Microsoft disclosed an attack against customer email accounts that affected U.S. government agencies and led to stolen data.
While questions remain about the attacks, Microsoft provided some details in two blog posts Tuesday, including attribution to a China-based threat actor it tracks as Storm-0558. The monthlong intrusion began on May 15 and was first reported to Microsoft by a federal civilian executive branch (FCEB) agency in June.
During the attack, the threat actor breached email accounts using Outlook Web Access (OWA) in Exchange Online and Outlook.com by forging authentication tokens. Microsoft said attackers gained access to approximately 25 organizations, including government agencies.
All affected organizations were notified, and Microsoft said it "successfully blocked" further Storm-0558 access. The threat group is known to target government agencies in Western Europe for espionage, data theft and credential access purposes, according to a Microsoft Security Response Center (MSRC) blog post.
While Microsoft has mitigated the attack vector, CISA was first to initially detect the suspicious activity. The government agency published an advisory that included an attack timeline, technical details and mitigation recommendations. CISA said an FCEB agency discovered suspicious activity in its Microsoft 365 (M365) environment sometime last month.
"The agency reported the activity to Microsoft and the Cybersecurity and Infrastructure Security Agency (CISA), and Microsoft determined that advanced persistent threat (APT) actors accessed and exfiltrated unclassified Exchange Online Outlook data," CISA wrote in the advisory.
It appears that access was limited in scope, as CISA said it only affected a small number of accounts. Unlike Microsoft, CISA has not provided attribution of the attacks.
Big questions remain unanswered
To gain email access, the attackers used a Microsoft account (MSA) sign-in key to forge tokens to impersonate users, Microsoft and CISA confirmed.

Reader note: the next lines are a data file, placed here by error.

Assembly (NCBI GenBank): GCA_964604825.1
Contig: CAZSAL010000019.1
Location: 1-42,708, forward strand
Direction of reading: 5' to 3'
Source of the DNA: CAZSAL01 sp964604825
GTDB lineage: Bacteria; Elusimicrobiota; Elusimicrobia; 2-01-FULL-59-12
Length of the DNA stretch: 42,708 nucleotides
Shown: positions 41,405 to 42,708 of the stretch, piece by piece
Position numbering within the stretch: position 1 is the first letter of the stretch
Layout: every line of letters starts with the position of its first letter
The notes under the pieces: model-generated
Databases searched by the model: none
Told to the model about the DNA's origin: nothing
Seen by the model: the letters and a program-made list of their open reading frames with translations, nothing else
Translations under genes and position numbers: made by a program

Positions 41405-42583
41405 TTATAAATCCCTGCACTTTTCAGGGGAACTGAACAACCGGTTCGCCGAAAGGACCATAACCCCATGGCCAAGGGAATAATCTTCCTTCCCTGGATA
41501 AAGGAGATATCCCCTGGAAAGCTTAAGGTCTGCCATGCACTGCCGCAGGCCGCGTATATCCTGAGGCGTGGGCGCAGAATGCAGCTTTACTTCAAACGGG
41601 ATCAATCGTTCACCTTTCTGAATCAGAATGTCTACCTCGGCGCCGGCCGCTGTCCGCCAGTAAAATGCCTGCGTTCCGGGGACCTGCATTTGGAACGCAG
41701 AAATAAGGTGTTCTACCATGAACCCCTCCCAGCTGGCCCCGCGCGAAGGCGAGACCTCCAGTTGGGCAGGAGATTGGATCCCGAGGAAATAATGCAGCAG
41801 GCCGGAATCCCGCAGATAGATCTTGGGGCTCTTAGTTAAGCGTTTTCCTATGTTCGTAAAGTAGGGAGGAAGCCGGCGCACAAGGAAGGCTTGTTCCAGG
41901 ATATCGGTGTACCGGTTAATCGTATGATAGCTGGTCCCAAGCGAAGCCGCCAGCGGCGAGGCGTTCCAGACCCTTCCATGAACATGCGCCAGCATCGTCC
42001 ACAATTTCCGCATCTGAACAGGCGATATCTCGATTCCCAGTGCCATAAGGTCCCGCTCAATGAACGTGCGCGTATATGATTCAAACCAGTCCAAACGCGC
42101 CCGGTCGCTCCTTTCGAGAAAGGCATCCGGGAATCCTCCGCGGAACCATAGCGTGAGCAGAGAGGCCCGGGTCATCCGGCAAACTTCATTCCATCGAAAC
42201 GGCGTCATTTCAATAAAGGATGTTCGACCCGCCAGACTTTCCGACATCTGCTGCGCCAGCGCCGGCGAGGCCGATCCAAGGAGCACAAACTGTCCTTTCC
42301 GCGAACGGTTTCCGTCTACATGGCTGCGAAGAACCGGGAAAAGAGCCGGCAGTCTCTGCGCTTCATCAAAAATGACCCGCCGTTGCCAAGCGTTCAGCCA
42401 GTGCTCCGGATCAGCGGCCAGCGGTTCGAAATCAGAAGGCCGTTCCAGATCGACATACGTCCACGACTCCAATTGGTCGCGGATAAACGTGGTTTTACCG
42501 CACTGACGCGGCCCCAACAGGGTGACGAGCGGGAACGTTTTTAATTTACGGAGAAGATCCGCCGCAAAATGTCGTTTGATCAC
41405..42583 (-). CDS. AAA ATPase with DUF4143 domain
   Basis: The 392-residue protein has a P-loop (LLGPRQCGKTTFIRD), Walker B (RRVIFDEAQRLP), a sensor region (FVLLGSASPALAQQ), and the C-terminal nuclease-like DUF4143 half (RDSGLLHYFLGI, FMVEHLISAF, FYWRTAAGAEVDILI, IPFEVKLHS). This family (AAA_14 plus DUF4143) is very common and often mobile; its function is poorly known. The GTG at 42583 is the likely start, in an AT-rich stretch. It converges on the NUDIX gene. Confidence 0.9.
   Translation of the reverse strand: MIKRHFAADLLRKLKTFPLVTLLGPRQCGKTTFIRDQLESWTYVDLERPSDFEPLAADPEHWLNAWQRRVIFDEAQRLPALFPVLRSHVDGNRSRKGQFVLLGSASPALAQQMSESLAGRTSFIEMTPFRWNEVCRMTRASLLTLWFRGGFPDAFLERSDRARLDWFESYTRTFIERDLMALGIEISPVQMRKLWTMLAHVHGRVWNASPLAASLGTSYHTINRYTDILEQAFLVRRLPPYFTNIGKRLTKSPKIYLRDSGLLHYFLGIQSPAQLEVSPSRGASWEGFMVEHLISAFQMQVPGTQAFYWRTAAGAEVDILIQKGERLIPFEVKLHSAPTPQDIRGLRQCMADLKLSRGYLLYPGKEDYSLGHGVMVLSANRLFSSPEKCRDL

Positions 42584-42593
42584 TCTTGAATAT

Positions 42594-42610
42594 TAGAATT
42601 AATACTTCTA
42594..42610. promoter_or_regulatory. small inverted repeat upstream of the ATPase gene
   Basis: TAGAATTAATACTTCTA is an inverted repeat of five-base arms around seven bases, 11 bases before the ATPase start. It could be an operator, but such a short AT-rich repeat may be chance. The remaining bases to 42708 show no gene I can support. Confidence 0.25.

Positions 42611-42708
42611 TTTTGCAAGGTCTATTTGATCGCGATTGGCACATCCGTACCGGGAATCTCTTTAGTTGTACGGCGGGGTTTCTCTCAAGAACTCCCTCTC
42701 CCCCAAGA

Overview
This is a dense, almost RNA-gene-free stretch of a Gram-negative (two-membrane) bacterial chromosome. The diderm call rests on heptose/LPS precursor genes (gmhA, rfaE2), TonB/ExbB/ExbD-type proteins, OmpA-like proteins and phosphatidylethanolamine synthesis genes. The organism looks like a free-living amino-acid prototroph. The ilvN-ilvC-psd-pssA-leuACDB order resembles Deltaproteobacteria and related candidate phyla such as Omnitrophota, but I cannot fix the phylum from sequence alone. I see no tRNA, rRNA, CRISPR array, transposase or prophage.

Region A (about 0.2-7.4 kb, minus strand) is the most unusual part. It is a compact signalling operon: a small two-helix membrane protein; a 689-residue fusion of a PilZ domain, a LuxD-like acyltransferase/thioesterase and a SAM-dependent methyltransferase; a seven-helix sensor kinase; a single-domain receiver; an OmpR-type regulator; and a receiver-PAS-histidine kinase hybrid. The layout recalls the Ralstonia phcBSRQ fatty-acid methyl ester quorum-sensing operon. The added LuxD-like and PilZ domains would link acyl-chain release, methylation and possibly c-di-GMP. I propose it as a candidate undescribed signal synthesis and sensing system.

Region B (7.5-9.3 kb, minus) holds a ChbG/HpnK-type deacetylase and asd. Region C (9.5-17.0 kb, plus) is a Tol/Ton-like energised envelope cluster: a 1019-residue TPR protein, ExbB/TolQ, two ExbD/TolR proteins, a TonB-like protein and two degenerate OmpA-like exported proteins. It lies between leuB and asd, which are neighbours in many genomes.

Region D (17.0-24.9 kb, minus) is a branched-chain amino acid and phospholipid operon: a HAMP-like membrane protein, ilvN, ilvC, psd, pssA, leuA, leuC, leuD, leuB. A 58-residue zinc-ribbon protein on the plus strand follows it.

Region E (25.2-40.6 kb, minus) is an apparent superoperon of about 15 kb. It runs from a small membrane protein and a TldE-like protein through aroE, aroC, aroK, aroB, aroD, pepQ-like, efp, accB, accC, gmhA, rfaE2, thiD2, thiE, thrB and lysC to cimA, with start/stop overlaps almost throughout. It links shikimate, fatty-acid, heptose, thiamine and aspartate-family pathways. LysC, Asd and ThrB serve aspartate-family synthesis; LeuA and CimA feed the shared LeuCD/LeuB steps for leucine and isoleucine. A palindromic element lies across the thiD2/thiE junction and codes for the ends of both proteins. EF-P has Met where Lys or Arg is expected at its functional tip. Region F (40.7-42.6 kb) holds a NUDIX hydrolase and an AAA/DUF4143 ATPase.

"The actor used an acquired MSA key to forge tokens to access OWA and Outlook.com. ... The actor exploited a token validation issue to impersonate Azure AD [Active Directory] users and gain access to enterprise mail," MSRC wrote in the blog post.
It's unclear how the threat actor acquired the MSA key. Microsoft did not respond to TechTarget Editorial's requests for comment.
Microsoft has said no customer action is required, but CISA provided mitigation recommendations. Both CISA and the FBI urged critical infrastructure organizations to ensure enhanced audit logging is enabled and that relevant logs are accessible to operational teams. CISA noted in its advisory that the FCEB agency was only able to identify the suspicious activity by using enhanced logging, which detected unusual MailItemsAccessed events in its M365 environment.
"CISA and FBI are not aware of other audit logs or events that would have detected this activity," the agency said. "Critical infrastructure organizations are strongly urged to implement the logging recommendations in this advisory to enhance their cybersecurity posture and position themselves to detect similar malicious activity."
Even though mitigations fell on Microsoft and the software giant said no customer actions are needed, CISA and the FBI recommended hardening cloud defenses and implementing baseline security configurations for Microsoft Exchange, Azure, and other Microsoft products and services.
In a separate blog post, Charlie Bell, executive vice president of security at Microsoft, said accountability for the breached email accounts "starts right here at Microsoft."
"We remain steadfast in our commitment to keep our customers safe," Bell wrote. "We are continually self-evaluating, learning from incidents, and hardening our identity/access platforms to manage evolving risks around keys and tokens."
The email attack is one of many incidents Microsoft has publicly disclosed over the past month. Two other security advisories were released Tuesday that detailed additional threat activity. The first revealed that a Russia-based threat group exploited a zero-day vulnerability that remains unpatched in Office and Windows products to conduct an ongoing phishing campaign. The second shed light on a campaign where threat actors weaponized Windows drivers with forged signatures. Attribution remains unknown, but the threat resulted in several cyber attacks.
And last month, Microsoft confirmed M365 and Azure service disruptions were not related to technical issues, but were actually caused by powerful Layer 7 DDoS attacks. The attacks caused major disruptions to various cloud services throughout June.
Arielle Waldman is a Boston-based reporter covering enterprise security news.